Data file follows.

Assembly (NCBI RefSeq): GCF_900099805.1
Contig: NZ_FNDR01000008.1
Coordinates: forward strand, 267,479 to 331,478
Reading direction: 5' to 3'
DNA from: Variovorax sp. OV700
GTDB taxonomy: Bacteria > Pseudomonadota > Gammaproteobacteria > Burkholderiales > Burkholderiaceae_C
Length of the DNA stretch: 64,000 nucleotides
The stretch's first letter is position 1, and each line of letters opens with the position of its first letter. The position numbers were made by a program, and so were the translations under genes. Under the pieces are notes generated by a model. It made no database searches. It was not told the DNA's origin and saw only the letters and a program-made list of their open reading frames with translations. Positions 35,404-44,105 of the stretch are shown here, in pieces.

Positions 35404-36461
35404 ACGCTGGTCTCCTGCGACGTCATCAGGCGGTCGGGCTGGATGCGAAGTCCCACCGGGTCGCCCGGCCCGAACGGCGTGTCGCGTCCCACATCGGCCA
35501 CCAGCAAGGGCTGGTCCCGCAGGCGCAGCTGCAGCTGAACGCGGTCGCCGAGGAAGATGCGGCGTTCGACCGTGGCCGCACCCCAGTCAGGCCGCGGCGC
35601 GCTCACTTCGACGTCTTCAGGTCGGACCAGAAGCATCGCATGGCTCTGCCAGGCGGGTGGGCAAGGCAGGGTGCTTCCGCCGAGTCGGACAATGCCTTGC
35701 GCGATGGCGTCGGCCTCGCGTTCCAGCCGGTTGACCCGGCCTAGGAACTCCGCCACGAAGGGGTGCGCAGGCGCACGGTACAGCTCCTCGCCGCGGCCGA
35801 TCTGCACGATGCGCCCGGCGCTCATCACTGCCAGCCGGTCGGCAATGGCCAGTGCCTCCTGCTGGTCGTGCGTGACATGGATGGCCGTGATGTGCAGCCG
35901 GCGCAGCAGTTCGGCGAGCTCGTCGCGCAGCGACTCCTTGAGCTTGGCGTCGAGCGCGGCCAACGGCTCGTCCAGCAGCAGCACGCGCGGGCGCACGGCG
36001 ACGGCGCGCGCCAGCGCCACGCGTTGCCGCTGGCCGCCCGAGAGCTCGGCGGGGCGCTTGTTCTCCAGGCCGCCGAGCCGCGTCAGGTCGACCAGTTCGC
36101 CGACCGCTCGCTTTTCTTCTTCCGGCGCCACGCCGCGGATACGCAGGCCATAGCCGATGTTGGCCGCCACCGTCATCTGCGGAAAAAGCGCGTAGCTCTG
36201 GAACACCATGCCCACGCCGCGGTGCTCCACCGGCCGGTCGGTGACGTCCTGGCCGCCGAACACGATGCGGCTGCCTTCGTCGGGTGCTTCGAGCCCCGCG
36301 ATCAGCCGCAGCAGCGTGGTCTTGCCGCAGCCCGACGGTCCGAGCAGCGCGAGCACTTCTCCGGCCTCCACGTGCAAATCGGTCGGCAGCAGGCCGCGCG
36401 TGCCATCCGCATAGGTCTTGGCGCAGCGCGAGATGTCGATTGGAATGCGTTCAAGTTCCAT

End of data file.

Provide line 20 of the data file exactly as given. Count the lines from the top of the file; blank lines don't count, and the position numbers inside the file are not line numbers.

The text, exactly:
36401 TGCCATCCGCATAGGTCTTGGCGCAGCGCGAGATGTCGATTGGAATGCGTTCAAGTTCCAT